R. Caroline Bosanquet (b.1940) Suite for Piano 2006

Caroline Bosanquet, who hails from Bangor, was Senior Lecturer at Anglia Polytechnic University for more than 30 years. Having studied piano and cello at the Royal Academy of music she built her career on the cello and has published numerous pieces for her instrument, several articles and a book, The Secret Life of Cello Strings. This suite was completed last year, with minor revisions earlier this week.! It is a series of miniatures designed to explore the different moods and techniques of the piano, almost as if the instrument were a paintbox. There is wonderful attention to detail in the Prelude: A Short Conversation, which soon gives way to a Wild Dance. The solemn Sarabande, which plays on the blend of major and minor flavours, is the emotional centre of the work. Counterpoint is the hallmark of The Chase. The two hands race round after each other in ever decreasing circles, occasionally stopping to enjoy some thumping, an extended lyrical moment and some of the conversation from the first piece before vanishing off into the distance.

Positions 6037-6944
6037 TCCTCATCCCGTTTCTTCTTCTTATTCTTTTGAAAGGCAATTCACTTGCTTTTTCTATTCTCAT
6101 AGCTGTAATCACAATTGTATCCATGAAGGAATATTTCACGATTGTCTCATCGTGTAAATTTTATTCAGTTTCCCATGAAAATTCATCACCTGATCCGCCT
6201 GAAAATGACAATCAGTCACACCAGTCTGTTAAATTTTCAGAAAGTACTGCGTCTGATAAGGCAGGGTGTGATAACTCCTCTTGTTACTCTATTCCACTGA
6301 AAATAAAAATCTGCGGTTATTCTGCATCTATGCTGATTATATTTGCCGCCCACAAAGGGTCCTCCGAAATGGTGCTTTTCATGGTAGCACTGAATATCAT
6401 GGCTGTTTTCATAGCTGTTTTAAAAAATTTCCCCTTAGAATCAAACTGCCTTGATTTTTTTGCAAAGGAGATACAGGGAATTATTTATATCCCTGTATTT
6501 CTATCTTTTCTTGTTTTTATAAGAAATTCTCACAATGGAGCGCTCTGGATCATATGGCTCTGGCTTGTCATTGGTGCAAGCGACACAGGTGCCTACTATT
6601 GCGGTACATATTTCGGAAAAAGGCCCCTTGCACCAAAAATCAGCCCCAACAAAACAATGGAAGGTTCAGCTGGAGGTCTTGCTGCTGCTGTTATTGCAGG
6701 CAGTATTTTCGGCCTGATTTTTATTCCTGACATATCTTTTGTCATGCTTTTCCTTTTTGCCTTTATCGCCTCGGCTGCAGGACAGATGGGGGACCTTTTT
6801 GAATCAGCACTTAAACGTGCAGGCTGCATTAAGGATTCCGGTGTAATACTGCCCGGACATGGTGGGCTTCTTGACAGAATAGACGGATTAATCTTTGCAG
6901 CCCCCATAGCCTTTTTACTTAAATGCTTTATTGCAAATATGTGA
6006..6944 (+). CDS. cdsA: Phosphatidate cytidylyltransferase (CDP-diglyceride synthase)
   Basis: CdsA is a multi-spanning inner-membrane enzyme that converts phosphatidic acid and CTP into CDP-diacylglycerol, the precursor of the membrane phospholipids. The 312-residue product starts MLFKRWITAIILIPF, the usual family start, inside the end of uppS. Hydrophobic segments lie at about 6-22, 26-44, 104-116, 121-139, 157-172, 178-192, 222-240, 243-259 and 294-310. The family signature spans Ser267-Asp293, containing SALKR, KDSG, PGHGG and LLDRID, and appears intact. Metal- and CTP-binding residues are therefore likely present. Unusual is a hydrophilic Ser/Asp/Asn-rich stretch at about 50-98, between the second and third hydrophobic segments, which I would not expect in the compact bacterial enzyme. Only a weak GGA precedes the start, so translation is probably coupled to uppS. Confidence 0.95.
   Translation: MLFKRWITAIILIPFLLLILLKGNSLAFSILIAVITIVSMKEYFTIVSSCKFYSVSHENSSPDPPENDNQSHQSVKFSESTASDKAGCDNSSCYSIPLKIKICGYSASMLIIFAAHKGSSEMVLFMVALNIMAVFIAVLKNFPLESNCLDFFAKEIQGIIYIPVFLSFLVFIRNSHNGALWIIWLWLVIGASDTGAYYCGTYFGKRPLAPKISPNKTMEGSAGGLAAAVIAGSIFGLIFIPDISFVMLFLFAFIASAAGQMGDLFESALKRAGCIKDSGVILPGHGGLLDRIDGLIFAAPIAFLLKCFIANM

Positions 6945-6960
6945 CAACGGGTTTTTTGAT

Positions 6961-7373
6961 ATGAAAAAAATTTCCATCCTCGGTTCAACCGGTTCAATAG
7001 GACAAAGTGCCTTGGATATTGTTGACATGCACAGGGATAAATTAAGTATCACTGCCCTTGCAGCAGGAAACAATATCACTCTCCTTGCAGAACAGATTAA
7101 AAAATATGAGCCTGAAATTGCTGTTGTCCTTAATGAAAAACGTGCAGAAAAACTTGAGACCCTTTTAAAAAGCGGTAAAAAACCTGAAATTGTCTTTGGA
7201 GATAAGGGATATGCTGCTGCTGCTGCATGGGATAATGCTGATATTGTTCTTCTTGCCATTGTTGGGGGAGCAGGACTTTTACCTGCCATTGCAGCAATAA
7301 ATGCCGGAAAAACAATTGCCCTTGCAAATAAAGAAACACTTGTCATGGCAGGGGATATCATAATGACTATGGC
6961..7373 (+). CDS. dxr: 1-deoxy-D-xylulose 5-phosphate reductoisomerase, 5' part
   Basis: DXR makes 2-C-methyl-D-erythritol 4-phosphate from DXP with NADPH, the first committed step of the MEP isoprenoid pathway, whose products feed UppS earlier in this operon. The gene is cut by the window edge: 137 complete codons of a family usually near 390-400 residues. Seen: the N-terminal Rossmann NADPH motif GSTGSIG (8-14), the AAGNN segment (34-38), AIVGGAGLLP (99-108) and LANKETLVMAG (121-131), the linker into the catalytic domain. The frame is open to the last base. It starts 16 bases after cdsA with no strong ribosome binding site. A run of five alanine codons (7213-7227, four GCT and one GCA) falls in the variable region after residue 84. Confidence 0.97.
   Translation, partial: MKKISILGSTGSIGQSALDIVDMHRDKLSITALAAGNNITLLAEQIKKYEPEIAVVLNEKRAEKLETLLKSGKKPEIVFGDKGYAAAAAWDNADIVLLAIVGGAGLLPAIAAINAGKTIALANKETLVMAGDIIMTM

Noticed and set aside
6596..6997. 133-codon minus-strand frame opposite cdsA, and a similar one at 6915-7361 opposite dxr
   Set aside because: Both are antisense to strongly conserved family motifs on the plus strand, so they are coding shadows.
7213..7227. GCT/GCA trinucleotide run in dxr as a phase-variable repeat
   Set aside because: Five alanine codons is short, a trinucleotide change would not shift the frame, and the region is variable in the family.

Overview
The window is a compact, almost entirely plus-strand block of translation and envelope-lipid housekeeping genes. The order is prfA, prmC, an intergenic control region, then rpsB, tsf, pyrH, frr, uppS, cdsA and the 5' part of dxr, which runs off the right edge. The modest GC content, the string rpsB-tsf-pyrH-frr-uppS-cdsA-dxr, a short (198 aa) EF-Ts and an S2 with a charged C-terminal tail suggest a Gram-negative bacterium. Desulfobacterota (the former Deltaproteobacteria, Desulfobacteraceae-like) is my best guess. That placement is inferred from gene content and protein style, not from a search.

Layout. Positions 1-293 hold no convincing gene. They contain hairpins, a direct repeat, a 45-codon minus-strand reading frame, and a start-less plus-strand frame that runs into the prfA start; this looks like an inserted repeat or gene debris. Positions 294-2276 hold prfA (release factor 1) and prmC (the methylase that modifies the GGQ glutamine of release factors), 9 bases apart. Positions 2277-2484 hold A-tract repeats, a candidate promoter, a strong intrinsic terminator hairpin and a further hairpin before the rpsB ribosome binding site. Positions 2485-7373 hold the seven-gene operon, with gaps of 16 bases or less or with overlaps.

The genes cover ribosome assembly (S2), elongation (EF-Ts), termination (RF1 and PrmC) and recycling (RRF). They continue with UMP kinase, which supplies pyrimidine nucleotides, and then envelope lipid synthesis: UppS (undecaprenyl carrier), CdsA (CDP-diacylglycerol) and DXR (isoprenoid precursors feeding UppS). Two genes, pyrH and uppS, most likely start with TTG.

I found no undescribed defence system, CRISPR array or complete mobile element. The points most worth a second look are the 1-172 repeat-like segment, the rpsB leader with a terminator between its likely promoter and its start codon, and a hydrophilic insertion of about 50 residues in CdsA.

Dorothy Pilling (1910?-2000?) Vignettes